Brooklyn Nets: 3 takeaways from important win at Los Angeles

Brooklyn Nets Spencer Dinwiddie. Mandatory Copyright Notice: Copyright 2019 NBAE (Photo by Andrew D. Bernstein/NBAE via Getty Images)
Brooklyn Nets Spencer Dinwiddie. Mandatory Copyright Notice: Copyright 2019 NBAE (Photo by Andrew D. Bernstein/NBAE via Getty Images) /
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Brooklyn Nets
Brooklyn Nets D’Angelo Russell (Photo by Kevork Djansezian/Getty Images) /

1. Russell did enough to get the Nets the win

Heading into the road trip, D’Angelo Russell said to anyone that would listen that his return to face the Los Angeles Nets at Staples Center for a second time was much bigger than just trying to gain some personal revenge against the team that traded him to the Brooklyn Nets nearly two years ago.

Instead, Russell said the trip — and the game — was about the Nets continuing to strive for the playoffs, putting his priority on the team’s goals rather than any personal satisfaction.

Still, he gained a measure of retribution with 21 points and 13 assists while leading Brooklyn to a season sweep of the Lakers. Russell distributed the ball well and shook off some turnover problems, most of which came while trying to penetrate inside.

The officials didn’t have their best night of the season, either, with some questionable no-calls as Russell was being pinballed around a bit as he attempted to probe the interior of the Los Angeles defense.

He finished with six turnovers, the most egregious of which came when he lobbed a pass toward Spencer Dinwiddie on an inbounds play with 56.6 seconds remaining. Kentavious Caldwell-Pope intercepted the soft pass and DeMarre Carroll wound up fouling LeBron James at the other end.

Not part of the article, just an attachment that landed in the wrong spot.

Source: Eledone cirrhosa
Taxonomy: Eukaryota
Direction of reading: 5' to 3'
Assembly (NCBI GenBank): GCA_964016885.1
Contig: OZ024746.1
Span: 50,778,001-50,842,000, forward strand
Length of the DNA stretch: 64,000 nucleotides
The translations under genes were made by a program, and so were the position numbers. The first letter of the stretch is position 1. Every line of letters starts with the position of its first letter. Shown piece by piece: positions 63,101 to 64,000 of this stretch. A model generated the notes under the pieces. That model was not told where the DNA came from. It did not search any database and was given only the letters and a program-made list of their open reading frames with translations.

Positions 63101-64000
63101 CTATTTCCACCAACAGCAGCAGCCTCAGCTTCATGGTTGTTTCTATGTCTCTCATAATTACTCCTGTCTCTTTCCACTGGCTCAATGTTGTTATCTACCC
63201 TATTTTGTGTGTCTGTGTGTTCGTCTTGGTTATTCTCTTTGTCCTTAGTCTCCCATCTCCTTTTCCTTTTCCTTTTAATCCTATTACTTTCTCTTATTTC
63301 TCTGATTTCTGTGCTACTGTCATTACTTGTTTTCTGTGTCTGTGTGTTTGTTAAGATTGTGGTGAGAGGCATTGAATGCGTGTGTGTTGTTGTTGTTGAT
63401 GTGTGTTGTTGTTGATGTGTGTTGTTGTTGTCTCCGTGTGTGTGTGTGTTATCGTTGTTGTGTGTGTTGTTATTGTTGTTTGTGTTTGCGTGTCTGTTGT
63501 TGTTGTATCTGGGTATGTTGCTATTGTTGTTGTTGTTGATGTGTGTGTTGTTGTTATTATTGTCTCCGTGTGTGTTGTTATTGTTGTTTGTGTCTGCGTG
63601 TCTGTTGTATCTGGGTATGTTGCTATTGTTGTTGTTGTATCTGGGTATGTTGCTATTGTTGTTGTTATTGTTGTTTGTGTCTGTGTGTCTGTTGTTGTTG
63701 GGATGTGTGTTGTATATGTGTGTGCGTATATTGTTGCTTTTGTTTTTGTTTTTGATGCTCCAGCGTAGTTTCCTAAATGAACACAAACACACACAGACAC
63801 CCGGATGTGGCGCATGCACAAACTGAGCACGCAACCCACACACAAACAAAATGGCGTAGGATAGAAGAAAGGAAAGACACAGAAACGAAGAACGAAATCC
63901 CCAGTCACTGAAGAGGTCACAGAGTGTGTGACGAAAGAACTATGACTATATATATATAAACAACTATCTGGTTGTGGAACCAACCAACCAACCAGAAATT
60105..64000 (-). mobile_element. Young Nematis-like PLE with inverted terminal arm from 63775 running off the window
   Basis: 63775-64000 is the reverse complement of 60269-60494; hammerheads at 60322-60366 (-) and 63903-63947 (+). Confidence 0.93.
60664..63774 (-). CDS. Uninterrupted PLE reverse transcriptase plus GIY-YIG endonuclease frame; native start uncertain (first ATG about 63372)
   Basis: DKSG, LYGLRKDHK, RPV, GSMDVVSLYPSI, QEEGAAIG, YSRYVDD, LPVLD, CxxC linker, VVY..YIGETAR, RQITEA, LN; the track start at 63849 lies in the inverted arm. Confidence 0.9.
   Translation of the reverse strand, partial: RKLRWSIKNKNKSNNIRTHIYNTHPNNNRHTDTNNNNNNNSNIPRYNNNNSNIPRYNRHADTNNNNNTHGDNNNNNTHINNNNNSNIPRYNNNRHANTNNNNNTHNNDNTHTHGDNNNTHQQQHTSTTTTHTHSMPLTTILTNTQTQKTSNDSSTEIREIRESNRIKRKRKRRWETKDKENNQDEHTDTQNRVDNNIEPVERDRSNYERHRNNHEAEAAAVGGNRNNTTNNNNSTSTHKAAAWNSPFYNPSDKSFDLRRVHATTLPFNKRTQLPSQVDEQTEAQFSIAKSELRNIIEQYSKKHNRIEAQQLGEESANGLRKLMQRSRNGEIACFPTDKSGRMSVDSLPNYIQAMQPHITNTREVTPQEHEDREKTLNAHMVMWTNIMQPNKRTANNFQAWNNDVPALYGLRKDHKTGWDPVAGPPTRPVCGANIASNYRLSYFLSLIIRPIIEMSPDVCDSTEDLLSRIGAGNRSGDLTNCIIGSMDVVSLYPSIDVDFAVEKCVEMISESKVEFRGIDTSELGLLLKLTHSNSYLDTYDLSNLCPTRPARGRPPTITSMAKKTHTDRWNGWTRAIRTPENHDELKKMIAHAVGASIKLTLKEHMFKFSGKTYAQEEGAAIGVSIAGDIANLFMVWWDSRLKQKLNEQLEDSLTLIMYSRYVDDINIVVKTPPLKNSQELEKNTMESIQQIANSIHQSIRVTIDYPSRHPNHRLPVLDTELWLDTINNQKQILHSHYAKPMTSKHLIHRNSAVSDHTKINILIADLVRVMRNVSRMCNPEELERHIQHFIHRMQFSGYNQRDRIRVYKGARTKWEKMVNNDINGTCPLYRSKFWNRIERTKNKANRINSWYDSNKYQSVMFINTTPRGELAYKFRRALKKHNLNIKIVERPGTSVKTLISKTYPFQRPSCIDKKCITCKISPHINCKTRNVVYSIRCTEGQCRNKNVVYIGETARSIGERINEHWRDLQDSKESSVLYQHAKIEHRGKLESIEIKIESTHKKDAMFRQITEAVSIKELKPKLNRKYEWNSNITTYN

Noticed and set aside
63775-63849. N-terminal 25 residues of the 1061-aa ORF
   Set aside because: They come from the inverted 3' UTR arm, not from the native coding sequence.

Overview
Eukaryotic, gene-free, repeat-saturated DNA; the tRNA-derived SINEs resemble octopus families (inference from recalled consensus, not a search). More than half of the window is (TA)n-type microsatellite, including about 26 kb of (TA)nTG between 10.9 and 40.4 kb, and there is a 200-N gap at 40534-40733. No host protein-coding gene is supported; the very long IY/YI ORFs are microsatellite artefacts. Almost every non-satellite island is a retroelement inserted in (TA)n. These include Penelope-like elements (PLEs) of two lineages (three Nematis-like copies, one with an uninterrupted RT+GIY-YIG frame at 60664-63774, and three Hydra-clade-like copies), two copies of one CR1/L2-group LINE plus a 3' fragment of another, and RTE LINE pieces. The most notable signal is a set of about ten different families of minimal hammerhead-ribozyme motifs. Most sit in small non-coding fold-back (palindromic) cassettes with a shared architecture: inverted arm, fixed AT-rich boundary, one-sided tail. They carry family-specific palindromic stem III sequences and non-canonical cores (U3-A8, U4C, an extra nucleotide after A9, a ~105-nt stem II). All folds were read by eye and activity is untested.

James made both free throws after missing his previous four tries from the stripe as Los Angeles cut the Brooklyn lead to three at 109-106.

After an ill-advised 3-point attempt by Russell, who was looking for a foul that would not be forthcoming, gave the Lakers a chance to tie the game, but James committed his eighth turnover of the game while trying to penetrate and Brooklyn was able to close the game out.

Russell finished the night 8-for-20 from the floor and 4-for-11 from deep. Coupled with his six turnovers, it was easy to say the Nets’ All-Star has had better nights this season.

But the Nets came out with the win, eliminating the Lakers from the playoffs in the process. If that was truly the litmus test by which Russell was measuring the success of the night, then he and the Nets were up to the challenge.

And as for the whole revenge thing?

There is just one player currently on the Lakers roster — Brandon Ingram, who is out for the season (presumably) after surgery to clear a deep veined thrombosis in his right arm — who was in Los Angeles when Russell was with the club.

So that takes most of the shine off the revenge angle. I mean, sure, Russell got to show Lakers president of basketball operations Magic Johnson up close and personal what Johnson gave up on in June 2017 when he sent Russell to the Nets.

When one party is on the court and the other is upstairs in a luxury box somewhere, it does have the effect of muting the revenge angle to a significant degree.